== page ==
In Her Shoes | Trusha Kachhela, Partner, PwC

Trusha Kachhela, PwCI was born in Uganda and migrated to the UK with my family when I was only 7 months old so have no real memories of my birth country. I grew up in London and then moved to the Midlands where I went to Loughborough University to study Accounting and Financial Management. Even at this stage I had no real idea what I wanted my future career to be other than it wasn’t going to be anything science related! In my 3rd year placement I went to PwC in Leicester and did my first year ACA exams. They offered me a full time job after graduating. I joined the audit team and completed my ACA qualification and then wanted to try something different. I applied for a 6 month secondment to tax and really enjoyed it so have spent the last 18 years in tax. I was promoted to Partner 7 years ago and now lead our Private Business Tax team in the Midlands – a team of 100 very talented people who love spending time helping our clients solve their problems.

On a typical workday, how do you start your day and how does it end?

First of all there is no “typical” day which is why I love my job – each day is different and you never quite know what it will bring.

If however I am in the office then my day will usually start at 9am. My PA will tell you that I’m not a morning person, and she’s right! I would normally have a client meeting either at their site or in the office and then spend time with the staff on client work. If I can make the time I like to go for a lunchtime walk or run around the office – it really sets me up for a productive afternoon.

I like yoga and pilates exercise classes after work which means that if I can I need to leave the office promptly at 5.30pm. I like encouraging my team to have a strong work life balance as I feel strongly that you are a lot more productive when you get this right. If I need to I log on in the evening to clear anything urgent, with the technology we have its very easy to do this.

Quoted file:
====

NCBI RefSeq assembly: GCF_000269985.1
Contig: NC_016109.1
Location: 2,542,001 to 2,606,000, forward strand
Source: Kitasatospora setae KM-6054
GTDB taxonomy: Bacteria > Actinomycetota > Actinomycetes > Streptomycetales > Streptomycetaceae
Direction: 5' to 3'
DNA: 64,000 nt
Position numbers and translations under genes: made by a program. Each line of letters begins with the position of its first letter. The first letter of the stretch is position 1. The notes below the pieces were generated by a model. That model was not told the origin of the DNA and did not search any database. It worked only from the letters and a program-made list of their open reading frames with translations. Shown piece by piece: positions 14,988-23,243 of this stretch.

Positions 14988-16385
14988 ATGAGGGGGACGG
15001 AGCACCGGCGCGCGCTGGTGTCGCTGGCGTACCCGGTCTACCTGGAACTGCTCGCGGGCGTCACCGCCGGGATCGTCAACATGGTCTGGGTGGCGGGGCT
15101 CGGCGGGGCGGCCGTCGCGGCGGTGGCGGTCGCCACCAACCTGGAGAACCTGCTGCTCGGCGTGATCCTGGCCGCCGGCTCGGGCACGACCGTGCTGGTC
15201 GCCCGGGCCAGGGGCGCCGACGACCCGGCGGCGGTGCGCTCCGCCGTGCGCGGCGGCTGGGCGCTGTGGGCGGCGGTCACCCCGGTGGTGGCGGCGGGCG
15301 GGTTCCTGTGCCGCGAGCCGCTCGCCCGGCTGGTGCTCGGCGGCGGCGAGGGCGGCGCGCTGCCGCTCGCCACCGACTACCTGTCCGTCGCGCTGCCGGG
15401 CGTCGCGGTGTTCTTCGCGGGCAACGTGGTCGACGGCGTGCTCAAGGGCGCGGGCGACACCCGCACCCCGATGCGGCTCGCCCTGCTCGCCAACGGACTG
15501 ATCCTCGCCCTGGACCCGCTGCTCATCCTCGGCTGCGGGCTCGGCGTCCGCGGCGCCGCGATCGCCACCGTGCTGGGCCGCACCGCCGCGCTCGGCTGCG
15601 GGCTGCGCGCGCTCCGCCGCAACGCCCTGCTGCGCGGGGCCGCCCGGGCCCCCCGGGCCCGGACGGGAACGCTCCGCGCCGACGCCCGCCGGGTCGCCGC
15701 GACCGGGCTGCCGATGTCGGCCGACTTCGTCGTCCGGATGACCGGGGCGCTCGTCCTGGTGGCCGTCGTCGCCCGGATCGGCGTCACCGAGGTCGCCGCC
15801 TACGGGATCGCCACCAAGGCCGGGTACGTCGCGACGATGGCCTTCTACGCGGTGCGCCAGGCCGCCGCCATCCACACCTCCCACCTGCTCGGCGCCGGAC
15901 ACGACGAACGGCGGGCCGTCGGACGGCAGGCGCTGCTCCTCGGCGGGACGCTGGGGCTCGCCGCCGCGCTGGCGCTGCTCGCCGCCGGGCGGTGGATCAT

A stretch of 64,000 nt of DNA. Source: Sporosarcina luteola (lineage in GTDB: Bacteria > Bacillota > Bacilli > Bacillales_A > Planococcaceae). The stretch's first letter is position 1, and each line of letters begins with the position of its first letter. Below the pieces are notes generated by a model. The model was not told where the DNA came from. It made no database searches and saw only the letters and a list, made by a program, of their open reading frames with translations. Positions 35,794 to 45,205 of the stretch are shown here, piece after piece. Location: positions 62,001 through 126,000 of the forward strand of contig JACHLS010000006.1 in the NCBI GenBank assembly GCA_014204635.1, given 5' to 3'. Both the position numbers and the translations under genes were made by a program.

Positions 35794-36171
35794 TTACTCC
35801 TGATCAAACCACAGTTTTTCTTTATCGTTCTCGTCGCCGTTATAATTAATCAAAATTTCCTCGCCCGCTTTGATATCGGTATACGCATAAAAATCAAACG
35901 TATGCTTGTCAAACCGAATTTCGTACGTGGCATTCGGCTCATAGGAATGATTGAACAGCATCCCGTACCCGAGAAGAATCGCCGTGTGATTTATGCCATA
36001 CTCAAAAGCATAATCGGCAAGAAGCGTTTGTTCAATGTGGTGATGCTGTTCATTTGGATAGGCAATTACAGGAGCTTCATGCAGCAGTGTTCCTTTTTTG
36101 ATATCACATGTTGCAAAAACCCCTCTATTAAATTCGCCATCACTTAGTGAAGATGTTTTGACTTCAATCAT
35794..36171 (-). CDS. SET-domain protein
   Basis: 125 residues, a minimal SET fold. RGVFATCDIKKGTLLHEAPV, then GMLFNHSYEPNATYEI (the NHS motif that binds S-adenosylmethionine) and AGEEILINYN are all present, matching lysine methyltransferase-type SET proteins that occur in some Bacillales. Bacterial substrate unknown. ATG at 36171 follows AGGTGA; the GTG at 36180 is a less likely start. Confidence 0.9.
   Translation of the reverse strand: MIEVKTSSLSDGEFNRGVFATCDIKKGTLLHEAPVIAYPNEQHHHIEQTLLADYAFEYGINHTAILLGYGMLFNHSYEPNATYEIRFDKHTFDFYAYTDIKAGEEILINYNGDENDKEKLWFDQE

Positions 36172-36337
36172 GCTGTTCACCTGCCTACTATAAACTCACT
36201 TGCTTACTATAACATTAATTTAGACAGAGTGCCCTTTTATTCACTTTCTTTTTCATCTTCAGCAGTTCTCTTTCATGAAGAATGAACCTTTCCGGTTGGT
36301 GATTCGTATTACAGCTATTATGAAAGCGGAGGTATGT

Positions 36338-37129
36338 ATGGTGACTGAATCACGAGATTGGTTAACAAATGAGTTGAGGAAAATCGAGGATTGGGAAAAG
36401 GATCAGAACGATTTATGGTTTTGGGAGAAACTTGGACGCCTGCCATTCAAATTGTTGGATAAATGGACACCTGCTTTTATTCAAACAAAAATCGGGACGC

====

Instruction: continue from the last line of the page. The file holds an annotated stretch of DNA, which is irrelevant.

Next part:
Did you ever sit down and plan your career?

Never. I’m not the type who has a clear view of what I want to do and by when. Instead I’ve always gone with the view that as long as I am developing my skills and learning new things that I find exciting then I’m in the right place. It’s served me well so far.

What do you love about working for PwC?

That’s an easy one – the people. I feel really lucky to be around such talented people who have a strong team ethos so will always work together to get things done, no matter how difficult.

Have you faced any challenges along the way and if so, how did you overcome these challenges?

PwC is a superb at the support it gives to its people in their personal development and there is a huge focus on this particularly at senior levels. One of my challenges where I got some great coaching at the time when I was looking at promotion to Partner was around being more confident. This centered around 2 things: talking about myself and dealing with senior people. I have continued with the coaching and find it incredibly valuable.

How have you benefited from coaching, mentoring or the sponsorship of others?

Above I talk about professional coaching but equally there is an immense amount of informal coaching that I have benefitted from. By this I mean consulting with colleagues not just on client related matters but also on personal matters – over my career I have made some incredible friends. Wherever I have sought out colleagues to help I have always found it helpful.

Do you believe in the power of networking? If so, where do you network?

Absolutely. I think this is critical. Networking makes your job easier for you – the more people you know the more people you have access to for information or work opportunities. At PwC networking is easy as there are so many opportunities, the challenge is selecting the right ones which will be the most beneficial.

What advice can you give to our members about raising their profiles either inside or outside their own organisations?

Be confident and believe in yourself. Done assume that other people will know what you are good at or what you want – you need to tell them

What advice would you give to those who aspire to a career in professional services?

Go for it. It’s a great place to build your career or use it as a platform to do other things.

What does the future hold for you?

Who knows. As long as I’m happy and enjoying doing what I’m doing I’m not going to worry about that question.

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